Dainar rarely smiles and doesn’t seem to notice us much as we ride behind him through the endless grasslands. We’re in Kyrgyzstan, and excited to start a three-day horse trek into the mountains. Dainar is our guide – a very serious and quiet guide. He is twelve.
We have booked the tour through Community Based Tourism (CBT), a network of tourism agencies that claim to offer ‘sustainable’ excursions throughout Central Asia. A relatively new concept, community based ecotourism promises tourists unique experiences that have the added benefit of generating income for the rural population and preserving the natural environment. According to the brochures, at least, it is a win-win-win situation. Now, Dainar is rearranging our backpacks on his horse, again. They keep sliding down. So this is eco-tourism up-close.
Kyrgyzstan likes to portray itself as the ideal eco-tourism destination – with good reason. 95% percent of the country consists of unspoiled mountain scenery, and the country has a well-developed network of Community Based Tourism agencies. Coupled with a relatively stable political environment, these factors make Kyrgyzstan very attractive to the adventurous eco-tourist, and eco-tourism has become part of the Kyrgyz national brand. Indeed, this “enormous tourism potential” is important enough to have been the main topic of the Kyrgyz Ambassador’s presentation at the Berlin International Economic Congress 2013 in Berlin.
This presentation, in fact, was what brought Kyrgyzstan to my attention, and how the country made it into my travel route. Now that the pictures and travel kit are safely stored away, one question keeps returning: is eco-tourism in Kyrgyzstan working? How would we know whether it is working?
For one thing, scale is an issue. Eco-tourism expert, David A. Fennell writes: “I was told as a graduate student that if ecotourism were to become successful, it would have undermined everything that it had initially set out to accomplish.” Eco-tourism is indeed growing respectably in Kyrgyzstan. The total number of tourists using CBT services rose from 718 tourists in 2000 to over 10’000 eco-tourists in 2012. Large numbers might become a problem for a business that relies on uncrowdedness and minimal negative touristic footprint.
Nir Rotem, a graduate student at the Hebrew University of Jerusalem, researches eco-tourism in Kyrgyzstan and worries about the long-term sustainability of larger scale eco-tourism. Insufficient training in ecological maintenance and too many tourists may create an imbalance the natural environment in the long run. “I am not sure it will work – things will grow bigger and it’s not simple to keep the right balance.”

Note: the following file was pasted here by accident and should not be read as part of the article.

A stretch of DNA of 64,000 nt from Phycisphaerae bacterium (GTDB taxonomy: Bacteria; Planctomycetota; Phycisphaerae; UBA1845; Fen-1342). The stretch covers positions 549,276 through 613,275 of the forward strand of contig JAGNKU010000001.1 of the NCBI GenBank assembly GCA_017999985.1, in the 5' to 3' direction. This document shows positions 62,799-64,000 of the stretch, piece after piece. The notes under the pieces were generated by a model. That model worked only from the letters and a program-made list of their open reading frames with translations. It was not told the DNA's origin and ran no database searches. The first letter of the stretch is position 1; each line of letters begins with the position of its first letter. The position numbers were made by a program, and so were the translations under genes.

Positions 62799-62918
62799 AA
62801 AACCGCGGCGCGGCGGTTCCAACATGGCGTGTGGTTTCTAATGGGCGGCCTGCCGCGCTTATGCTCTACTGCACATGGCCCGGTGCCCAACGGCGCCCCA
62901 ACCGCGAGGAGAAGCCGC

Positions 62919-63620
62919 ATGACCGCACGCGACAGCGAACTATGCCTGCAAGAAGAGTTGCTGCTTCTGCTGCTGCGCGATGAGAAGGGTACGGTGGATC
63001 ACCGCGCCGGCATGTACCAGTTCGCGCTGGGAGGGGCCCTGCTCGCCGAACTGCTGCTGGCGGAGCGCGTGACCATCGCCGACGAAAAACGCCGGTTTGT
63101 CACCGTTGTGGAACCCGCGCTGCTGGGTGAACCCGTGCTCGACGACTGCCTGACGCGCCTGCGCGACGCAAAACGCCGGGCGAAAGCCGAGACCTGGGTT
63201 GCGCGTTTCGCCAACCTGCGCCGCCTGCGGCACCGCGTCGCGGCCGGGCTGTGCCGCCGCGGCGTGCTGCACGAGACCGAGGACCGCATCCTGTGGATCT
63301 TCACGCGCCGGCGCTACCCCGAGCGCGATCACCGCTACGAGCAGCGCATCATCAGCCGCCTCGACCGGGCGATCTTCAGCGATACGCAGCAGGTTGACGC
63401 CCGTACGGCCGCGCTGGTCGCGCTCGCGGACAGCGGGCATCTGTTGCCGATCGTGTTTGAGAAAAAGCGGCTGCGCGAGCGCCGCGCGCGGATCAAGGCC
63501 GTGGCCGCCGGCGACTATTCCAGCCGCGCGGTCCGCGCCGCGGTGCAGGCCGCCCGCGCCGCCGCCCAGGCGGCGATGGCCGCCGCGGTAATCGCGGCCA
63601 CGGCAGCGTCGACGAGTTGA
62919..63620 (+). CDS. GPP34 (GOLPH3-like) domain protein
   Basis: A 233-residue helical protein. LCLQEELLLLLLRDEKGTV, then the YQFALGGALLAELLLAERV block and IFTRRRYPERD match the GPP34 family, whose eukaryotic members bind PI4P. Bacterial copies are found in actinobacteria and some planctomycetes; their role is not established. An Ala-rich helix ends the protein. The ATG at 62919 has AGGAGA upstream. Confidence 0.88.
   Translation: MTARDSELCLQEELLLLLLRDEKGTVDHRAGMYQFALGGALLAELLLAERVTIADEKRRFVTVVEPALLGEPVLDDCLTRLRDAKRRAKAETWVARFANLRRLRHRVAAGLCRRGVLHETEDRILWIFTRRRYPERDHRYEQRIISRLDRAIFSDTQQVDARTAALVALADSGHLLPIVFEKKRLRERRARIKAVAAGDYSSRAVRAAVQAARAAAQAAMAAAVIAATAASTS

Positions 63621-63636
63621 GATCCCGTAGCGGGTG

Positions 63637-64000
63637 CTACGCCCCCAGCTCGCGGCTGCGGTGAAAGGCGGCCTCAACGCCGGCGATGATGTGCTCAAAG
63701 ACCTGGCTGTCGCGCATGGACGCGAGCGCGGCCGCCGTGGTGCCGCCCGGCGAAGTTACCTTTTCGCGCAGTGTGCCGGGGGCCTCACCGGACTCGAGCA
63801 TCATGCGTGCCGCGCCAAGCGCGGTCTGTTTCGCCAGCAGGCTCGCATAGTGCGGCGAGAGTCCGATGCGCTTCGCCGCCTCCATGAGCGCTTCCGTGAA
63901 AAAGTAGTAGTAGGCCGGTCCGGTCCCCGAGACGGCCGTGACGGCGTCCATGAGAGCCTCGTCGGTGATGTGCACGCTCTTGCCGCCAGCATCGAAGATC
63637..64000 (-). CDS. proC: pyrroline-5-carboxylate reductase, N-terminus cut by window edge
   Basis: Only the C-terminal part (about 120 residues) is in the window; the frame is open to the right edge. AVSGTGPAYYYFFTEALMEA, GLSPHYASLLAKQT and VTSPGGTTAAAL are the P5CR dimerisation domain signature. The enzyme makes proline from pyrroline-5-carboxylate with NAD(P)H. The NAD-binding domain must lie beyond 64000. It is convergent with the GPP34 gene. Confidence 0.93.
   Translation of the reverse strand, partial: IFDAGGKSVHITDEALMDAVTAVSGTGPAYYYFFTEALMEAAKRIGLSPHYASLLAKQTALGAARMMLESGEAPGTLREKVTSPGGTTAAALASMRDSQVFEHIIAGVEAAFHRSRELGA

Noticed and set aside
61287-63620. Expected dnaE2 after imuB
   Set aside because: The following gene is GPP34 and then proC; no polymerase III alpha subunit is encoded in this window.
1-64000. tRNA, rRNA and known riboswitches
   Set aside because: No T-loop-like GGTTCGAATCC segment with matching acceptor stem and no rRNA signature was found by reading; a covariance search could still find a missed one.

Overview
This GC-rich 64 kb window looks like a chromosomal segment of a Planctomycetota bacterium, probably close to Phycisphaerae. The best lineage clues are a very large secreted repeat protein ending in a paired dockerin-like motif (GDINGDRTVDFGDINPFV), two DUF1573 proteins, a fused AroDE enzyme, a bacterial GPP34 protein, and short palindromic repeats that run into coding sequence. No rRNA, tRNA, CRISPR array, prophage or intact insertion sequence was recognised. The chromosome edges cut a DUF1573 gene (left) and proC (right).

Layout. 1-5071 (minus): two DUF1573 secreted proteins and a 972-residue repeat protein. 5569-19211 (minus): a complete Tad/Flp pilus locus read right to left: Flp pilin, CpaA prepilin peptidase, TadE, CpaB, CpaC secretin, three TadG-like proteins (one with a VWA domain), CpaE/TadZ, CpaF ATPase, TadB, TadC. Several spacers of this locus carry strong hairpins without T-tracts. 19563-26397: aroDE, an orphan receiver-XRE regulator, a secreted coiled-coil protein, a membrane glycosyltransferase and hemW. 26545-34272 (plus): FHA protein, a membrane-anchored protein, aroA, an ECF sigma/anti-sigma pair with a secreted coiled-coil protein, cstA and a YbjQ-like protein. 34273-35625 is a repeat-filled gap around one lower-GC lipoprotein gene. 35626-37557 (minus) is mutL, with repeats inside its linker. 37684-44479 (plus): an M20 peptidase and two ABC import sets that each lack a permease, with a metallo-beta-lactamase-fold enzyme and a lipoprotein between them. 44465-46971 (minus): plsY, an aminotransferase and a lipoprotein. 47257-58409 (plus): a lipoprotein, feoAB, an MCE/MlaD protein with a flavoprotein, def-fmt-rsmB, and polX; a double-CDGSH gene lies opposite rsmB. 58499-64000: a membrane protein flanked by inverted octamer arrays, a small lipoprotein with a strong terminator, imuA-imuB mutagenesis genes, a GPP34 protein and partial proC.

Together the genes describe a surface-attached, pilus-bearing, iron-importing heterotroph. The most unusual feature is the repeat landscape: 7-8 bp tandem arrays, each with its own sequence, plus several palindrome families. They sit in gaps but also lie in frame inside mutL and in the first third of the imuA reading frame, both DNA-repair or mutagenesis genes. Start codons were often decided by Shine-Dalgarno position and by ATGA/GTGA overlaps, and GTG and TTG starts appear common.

While Nir also worries about eco-tourism being turned into a “big, destructive” business, we saw in Koshkor only limited entrepreneurial zeal. Consider the organization Jailoo, through which we booked our trek. Its manager Jailoo worked for 10 years as a coordinator for CBT before she opened her own tourism office. Now she lives in Koshkor and has been running her own business for seven years and seems very pleased with herself and the world. She keeps assuring us that “all will be done very professionally”. Local handicraft products are on exhibition and for sale in one corner of the room and there are two computers with internet access. They rarely work. But then, one doesn’t come here for the internet. Jailoo’s English is good and she is happy to talk about her little company.
Stories like hers are encouraging but also highlight the limits of eco-tourism in Kyrgyzstan at the moment. Jailoo offers the exact same tours as CBT and Shepard’s Life and in a good summer she will have 2-3 people every other week to do such a trip. This seems to be enough to keep the organization going. She does not have ambitious plans for her own company and cooperates with CBT on many issues. Indeed she displays the same patient attitude towards tourists turning up that she has with the semi-functional computers. On a good day the internet works. In a good summer more tourists come. Still, she was intrigued and happy by the idea of being featured in an article.
If eco-tourism has to remain rather small to “work” the tourism sector will continue to partially involve many people but most often not provide them with stable or permanent employment. Often children, like Dainar, are enlisted to take care of the tourists. The parents remain down in the village to pursue other occupations. We could observe this first-hand. While there were a few adults involved, the principal agents seemed to be all children or teenagers. While most children learn English at school, communication is limited and true involvement with community life remains difficult. So one of the key goals of community based tourism – being based in a community – was, at least for us, not completely achieved.
The Executive Director of CBT Kyrgyzstan, Asylbek Rajiev, also identifies building sustainable communities as a key challenge linked to sustainable tourism. Ideally, eco-tourism promotes ecological consciousness within a community. This awareness would lead not just to sustainable tourism but sustainable growth for the whole country.
On a long and bumpy taxi-ride to Lake Issykkul we meet Batilov, who reassures us that such an awareness is spreading among the Kyrgyz people. With an engineering degree from a German University, work experience in Russia and two IT companies, he clearly belongs to the country’s elite. He talks for hours about the need for natural conservation and the dangers of mass-tourism and rapid resource extraction. What Batilov wants most of all is for “his children to grow up in touch with nature.”